If a source is found which does not provide enough information to allow it to be cited properly, students might wish to reconsider its actual value to his/her paper and consult with the professor.

An annotated bibliography is made up of bibliographic citations plus explanatory notes. These notes (annotations) generally summarize and analyze the content of an item, based on the reader's knowledge of the subject matter and critical judgment of the item. While the annotations are likely to contain personal opinions, those opinions should be justified / supported by giving a brief example, especially if they are critical of some aspect of the item being cited.

It is not enough to say the item was "interesting" or the item "will help me with my paper." The annotation should reveal why and how the item might be valuable. It is also not acceptable to say this item "was useless because it is too old", badly written, etc. for the question which then natually arises will be: "Then why did you choose to include it? / why are you citing it?"

Students sometimes confuse annotations with abstracts and summaries. An annotation is NOT simply an abstract of the item, nor is it simply a summary of the item. The element of critical thinking must be present in an annotation. Critical thinking involves the purposeful pursuit of data and information.

Bibliographical Essay

A bibliographical essay serves a function similar to an annotated bibliography, incorporating the elements of an annotated bibliography into a "narrative discussion". Usually, it will include an introduction to the topic, a brief overview or discussion of the topic, and a discussion of the resources identified by the writer.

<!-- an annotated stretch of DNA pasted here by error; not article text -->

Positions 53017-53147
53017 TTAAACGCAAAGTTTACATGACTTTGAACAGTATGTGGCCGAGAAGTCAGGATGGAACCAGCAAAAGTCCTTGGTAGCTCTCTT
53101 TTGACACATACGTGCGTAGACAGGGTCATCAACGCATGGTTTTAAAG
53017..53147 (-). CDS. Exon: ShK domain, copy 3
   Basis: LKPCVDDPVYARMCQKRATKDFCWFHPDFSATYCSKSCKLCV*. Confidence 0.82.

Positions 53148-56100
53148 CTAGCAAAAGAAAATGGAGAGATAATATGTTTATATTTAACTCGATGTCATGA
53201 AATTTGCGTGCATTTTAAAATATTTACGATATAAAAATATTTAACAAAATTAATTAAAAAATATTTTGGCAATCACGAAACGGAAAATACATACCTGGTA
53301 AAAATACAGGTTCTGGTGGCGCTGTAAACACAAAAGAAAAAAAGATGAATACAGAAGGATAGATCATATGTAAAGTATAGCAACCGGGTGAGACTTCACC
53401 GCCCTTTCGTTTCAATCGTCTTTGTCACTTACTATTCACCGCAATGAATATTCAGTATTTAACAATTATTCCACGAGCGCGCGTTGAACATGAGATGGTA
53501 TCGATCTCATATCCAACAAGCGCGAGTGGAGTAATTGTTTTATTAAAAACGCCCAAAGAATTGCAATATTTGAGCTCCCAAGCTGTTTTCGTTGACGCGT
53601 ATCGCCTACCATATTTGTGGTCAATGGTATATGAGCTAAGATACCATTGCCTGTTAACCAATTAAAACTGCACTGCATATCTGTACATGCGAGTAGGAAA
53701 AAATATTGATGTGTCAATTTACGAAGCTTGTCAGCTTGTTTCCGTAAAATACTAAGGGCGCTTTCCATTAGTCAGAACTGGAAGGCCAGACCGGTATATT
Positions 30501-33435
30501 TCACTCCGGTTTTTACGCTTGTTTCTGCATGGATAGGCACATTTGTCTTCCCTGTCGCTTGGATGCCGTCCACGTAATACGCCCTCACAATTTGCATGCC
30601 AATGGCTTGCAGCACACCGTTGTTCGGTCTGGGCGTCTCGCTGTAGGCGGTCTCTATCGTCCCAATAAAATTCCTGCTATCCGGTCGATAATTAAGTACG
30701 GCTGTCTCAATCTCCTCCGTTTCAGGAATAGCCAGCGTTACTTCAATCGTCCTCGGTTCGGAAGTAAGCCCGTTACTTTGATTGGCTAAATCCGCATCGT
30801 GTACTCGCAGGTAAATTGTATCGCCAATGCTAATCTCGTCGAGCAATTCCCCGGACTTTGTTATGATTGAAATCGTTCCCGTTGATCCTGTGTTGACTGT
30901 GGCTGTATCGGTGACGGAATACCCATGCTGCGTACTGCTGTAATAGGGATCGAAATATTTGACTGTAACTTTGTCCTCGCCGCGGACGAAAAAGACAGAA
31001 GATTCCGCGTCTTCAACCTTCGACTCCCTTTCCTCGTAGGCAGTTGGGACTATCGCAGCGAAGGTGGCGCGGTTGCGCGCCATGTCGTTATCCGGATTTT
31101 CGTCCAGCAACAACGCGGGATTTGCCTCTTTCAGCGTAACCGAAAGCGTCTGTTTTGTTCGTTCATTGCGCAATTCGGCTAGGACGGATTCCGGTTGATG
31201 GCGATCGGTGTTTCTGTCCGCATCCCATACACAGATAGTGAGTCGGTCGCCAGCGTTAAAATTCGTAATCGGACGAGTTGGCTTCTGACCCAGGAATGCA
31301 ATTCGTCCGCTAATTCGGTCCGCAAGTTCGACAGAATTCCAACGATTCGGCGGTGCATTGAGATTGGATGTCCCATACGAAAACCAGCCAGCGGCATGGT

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Abstract, Summary, or Annotation

Abstract

An abstract which accompanies a paper or other document is usually created by the author, publisher, vendor, etc. It is copyright and is an integral part of the document. Because it is based on what the author (or whoever) wants you to notice (and perhaps wants the indexer to index), it is likely to be uncritical or acritical of the content of the whole item.

Wold, C., Nicholas, W. Starting school healthy and ready to learn: using social indicators to improve school readiness in Los Angeles County. Prev Chronic Dis 2007; 4(4). http://www.cdc.gov/pcd/issues/2007/oct/07_0073.htm Accessed 16 October 2007.

Abstract
Background
School readiness is an important public health outcome, determined by a set of interdependent health and developmental trajectories and influenced by a child’s family, school, and community environments. The same factors that influence school readiness also influence educational success and health throughout life.

Context
A California cigarette tax ballot initiative (Proposition 10) created new resources for children aged 0 to 5 years and their families statewide through county-level First 5 commissions, including First 5 LA in Los Angeles County. An opportunity to define and promote school readiness indicators was facilitated by collaborative relationships with a strong emphasis on data among First 5 LA, the Children’s Planning Council, and the Los Angeles County Public Health Department, and other child-serving organizations.